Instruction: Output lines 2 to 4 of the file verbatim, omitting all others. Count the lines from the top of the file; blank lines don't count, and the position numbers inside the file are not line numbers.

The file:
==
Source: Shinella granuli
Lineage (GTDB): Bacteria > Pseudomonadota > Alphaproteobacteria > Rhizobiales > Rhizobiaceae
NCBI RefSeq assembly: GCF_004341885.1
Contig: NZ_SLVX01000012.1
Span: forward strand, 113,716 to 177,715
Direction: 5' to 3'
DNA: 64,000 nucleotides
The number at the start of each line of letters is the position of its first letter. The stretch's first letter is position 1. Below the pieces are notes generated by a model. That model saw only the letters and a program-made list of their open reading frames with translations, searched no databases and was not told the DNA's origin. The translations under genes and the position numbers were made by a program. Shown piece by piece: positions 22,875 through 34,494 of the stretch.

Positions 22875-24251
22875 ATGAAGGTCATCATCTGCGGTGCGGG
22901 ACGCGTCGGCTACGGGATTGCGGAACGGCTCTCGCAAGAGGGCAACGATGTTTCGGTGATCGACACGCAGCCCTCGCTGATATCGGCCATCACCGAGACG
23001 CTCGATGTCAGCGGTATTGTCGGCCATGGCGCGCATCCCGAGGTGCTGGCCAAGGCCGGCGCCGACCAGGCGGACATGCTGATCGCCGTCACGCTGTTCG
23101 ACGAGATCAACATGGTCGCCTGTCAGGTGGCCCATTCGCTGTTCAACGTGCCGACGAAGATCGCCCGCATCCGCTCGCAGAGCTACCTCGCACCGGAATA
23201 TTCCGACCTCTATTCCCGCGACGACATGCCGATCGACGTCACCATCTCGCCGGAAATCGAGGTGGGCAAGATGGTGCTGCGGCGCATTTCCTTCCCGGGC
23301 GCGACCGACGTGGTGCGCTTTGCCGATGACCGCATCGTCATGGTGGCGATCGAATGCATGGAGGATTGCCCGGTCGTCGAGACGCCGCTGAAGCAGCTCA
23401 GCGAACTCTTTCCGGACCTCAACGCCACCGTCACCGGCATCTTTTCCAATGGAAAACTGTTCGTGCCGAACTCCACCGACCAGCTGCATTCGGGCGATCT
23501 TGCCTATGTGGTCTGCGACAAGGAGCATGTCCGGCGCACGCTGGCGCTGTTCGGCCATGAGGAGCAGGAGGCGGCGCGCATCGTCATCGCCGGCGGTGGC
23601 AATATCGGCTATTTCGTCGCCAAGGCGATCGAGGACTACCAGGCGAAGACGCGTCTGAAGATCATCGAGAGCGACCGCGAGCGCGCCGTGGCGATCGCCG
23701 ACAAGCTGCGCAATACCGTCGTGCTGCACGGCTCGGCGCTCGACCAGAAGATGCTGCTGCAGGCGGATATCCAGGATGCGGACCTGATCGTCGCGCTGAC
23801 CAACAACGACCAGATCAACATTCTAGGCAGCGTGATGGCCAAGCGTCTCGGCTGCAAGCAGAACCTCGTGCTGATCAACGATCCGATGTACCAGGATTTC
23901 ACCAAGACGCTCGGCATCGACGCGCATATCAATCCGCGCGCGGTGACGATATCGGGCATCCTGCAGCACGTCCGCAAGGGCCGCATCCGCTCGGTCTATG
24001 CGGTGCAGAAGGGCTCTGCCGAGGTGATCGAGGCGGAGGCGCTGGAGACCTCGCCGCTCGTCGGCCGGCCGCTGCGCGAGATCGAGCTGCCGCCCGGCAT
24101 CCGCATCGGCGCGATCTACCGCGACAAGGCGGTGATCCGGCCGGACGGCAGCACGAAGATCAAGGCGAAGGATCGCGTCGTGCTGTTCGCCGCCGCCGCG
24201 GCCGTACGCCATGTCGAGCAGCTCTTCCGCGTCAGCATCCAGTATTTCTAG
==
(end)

Lineage (GTDB): Bacteria > Pseudomonadota > Alphaproteobacteria > Rhizobiales > Rhizobiaceae
NCBI RefSeq assembly: GCF_004341885.1
Contig: NZ_SLVX01000012.1